I first featured this rub back in September. I had already used it (a LOT) on slow-roasted racks o’ ribs, and was trying it out with braised country style ribs – worked a treat.
My inspiration came from the dry rub called for by the nice folk at Betty Crocker when making ribs with cherry coke barbecue sauce: salt, pepper, garlic powder, and ginger.
Nice. But I thought I could do a bit better, so I headed to the spice rack.
•1 tsp ground ginger
•1 tsp garlic powder
•1 tsp Brisket of Love – or, use your favorite steak seasoning
•1 tsp salt (I use coarse sea salt)
•1 tsp chili powder
•1 tsp Caribbean Calypso – or, use some dried orange peel, mebbe a dash of nutmeg, and a wee, tiny bit o’ crushed red pepper
•1/2 tsp Coleman’s (dry mustard)
•1/8 tsp black pepper
That’s it – whisk ’em all together and apply to your ribs!
Hmmm. About those ribs.
I cut a rack of pork ribs in half and nestled them on top of a bed of coarsely chopped onion, celery, green pepper, and carrots before… Well, let’s just do it, and thanks to Rachael Ray for the original recipe.
Heat oven to 325º.
Apply the rub to the ribs and arrange on top of the veggies, then carefully pour the cranberry juice down the sides so you don’t wash off too much of the rub.
Bring to a boil over high heat, then remove from the heat, cover, and pop into the oven for 90 minutes.
Remove the ribs and finish as you like – grilled is lovely, but baked on a bed of sliced onion (I hit a sale and have a LOT of onions to get through) is nice too. For this batch, I just used my regular barbecue sauce.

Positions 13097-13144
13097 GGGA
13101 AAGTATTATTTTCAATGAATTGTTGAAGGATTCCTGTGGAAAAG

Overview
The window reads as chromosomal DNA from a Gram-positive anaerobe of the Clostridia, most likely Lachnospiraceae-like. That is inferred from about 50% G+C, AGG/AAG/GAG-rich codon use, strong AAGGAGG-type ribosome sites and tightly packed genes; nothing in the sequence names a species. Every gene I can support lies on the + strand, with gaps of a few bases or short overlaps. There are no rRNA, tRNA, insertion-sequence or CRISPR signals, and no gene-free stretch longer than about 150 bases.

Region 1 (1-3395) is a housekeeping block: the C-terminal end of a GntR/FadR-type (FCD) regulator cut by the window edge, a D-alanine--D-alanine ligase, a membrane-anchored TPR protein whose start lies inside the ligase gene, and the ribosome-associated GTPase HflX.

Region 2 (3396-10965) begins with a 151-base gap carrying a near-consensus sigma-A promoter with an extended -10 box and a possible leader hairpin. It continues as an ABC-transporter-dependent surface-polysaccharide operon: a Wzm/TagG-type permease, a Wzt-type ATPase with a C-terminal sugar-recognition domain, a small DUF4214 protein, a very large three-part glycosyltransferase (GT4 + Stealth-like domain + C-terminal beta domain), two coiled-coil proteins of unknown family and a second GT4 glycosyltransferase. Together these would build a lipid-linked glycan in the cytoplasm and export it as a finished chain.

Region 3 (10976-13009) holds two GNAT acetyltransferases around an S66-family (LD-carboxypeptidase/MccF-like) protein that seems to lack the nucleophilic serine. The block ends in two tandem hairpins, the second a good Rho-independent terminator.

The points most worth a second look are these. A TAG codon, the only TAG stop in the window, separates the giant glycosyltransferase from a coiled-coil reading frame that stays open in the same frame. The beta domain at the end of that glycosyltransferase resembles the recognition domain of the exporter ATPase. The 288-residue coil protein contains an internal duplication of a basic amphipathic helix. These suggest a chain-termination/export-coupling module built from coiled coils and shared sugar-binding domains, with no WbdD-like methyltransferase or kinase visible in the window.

Bake or grill to heat through and give the ribs a nice glaze.
Just, lovely. Tender, tasty, and the bit of a bite from the rub and the sauce blends really well with the hint of cranberry from the braising.
One of my favorite things about this particular method of preparing ribs is that I end up with a wonderful seasoned pork stock. I’ve used the cider vinegar-based stock to make a very nice hot and sour soup; and the stock I ended up with from using plain cider made for a particularly fine batch of meatballs stroganoff with crème fraiche.
Sometime the next day, I pull out the stock and skim off and discard the fat that has formed on the top.
Strain once more for good measure, and you are ready to pop this bit o’ goodness into the freezer.
The cranberry juice made for a really nicely flavored stock, so I’m thinking Rich will get some of that stroganoff for Valentine’s Day.